Hospital looked at two incorrect scans prior to man’s death, inquest hears

Lucas 'Luke' Allard died following a heart attack at Queen Elizabeth Hospital in King's Lynn after d

Lucas 'Luke' Allard died following a heart attack at Queen Elizabeth Hospital in King's Lynn after doctors looked at the wrong CT scan results. Picture: Bethanie Eaglen-Smith - Credit: Archant

A hospital has pledged to learn from the fatal heart attack of a man in his 20s - who died after a doctor looked at the wrong scans.

Lucas “Luke” Allard of Mill Houses, King’s Lynn, died at Queen Elizabeth Hospital (QEH) on March 14 last year, a day after being discharged.

The 28-year-old had Marfan syndrome, a genetic disorder which can cause heart issues.

An inquest into his death began last year, when Norfolk Coroner’s Court heard Mr Allard had attended A&E on March 12, complaining of severe chest pains.

He underwent a CT scan but, after the results were sent to the emergency department, Dr Masud Isham copied and pasted the wrong scan into Mr Allard’s file.

The spinal scan, of another patient, showed no abnormalities and Dr Isham sent Mr Allard home at 2.10am on March 13.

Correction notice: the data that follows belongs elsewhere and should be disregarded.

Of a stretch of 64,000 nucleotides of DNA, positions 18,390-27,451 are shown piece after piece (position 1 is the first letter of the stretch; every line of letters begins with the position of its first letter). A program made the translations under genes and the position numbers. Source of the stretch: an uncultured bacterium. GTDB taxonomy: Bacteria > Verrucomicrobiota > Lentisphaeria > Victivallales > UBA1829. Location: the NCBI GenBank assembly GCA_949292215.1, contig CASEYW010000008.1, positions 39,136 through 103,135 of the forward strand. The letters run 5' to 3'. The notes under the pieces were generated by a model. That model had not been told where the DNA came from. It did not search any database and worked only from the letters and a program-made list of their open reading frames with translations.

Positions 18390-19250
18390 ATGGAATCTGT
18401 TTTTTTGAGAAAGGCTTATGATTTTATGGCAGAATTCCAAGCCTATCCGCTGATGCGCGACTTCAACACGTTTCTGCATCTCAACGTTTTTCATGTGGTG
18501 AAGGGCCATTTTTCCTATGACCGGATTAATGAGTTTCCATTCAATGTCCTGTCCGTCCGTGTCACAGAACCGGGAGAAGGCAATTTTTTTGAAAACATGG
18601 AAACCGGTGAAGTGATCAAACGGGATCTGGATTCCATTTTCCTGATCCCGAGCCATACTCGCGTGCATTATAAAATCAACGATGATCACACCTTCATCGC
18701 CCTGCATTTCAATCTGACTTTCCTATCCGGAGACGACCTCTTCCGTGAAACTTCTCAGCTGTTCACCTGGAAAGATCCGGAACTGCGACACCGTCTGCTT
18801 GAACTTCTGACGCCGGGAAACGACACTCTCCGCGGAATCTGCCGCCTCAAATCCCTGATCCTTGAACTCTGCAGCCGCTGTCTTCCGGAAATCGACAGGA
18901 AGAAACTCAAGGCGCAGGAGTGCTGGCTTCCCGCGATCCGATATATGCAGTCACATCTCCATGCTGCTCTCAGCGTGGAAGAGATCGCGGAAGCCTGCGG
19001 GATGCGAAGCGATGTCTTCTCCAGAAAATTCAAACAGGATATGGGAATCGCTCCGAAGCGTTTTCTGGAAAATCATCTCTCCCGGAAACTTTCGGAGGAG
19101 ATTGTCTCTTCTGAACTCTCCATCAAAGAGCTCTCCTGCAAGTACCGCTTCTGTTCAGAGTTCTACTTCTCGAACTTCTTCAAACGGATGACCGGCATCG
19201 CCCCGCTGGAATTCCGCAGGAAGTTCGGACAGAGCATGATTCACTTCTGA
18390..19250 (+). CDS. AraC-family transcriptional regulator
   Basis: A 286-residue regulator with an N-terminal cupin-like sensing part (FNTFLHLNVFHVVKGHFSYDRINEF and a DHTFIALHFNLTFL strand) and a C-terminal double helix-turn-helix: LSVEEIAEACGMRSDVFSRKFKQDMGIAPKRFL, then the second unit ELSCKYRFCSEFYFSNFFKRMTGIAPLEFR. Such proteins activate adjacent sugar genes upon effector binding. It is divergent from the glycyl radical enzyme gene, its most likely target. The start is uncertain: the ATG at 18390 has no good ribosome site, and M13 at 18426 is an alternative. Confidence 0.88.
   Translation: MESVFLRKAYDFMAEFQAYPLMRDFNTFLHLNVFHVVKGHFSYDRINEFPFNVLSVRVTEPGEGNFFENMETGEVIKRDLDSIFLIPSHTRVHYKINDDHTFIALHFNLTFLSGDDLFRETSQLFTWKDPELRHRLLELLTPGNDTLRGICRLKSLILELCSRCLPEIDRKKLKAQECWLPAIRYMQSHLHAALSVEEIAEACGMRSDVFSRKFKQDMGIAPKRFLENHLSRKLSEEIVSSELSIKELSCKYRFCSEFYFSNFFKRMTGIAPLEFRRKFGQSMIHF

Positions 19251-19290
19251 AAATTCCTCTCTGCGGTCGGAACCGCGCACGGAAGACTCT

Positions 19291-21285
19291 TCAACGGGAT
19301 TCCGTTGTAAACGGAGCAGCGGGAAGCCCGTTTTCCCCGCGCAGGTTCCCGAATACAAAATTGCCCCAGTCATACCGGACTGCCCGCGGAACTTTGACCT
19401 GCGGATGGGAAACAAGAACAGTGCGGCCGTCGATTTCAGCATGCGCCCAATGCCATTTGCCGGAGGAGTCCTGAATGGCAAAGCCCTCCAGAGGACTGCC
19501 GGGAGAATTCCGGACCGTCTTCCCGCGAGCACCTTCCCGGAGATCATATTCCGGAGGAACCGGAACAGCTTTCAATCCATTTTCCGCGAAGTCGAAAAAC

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On the morning of March 14, when another consultant was reviewing scans, the mistake became apparent and it was discovered Mr Allard had an aortic aneurysm.

He was rushed to QEH but collapsed at hospital that day.

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As the inquest continued on Monday, it was also revealed Dr Isham had referred to a second incorrect scan which belonged to Mr Allard but was from 2018 and showed no abnormalities.

Providing evidence, doctors from QEH said the hospital was putting in place measures to prevent similar errors, such as upgrading its internal computer systems.

Dr Jason Smith, a consultant radiologist at QEH, said it was “undeniable” that current systems were “not user-friendly”, while area coroner for Norfolk, Yvonne Blake, said Dr Isham had been “completely flummoxed”.

Dr Smith added that, when abnormalities are found, radiologists must now telephone the doctor who requested a CT scan - rather than asking administrative staff to do so.

A&E consultant, Dr Robert Florence, highlighted the potential effect of fatigue on Dr Isham, who finished his shift two-and-a-half hours later than scheduled.

He speculated that Dr Isham was unlikely to have taken a break, adding that he was no longer allowed to finish “beyond midnight”.

Ms Blake gave a narrative conclusion, stating: “As Lucas was being transferred from wheelchair to bed, he suffered a cardiac arrest and all attempts to resuscitate were unsuccessful.”

She said she was “satisfied” with action being taken by QEH regarding its internal system, but added: “That was not the problem here. The problem came about in reading the wrong scan and Lucas being falsely reassured”.

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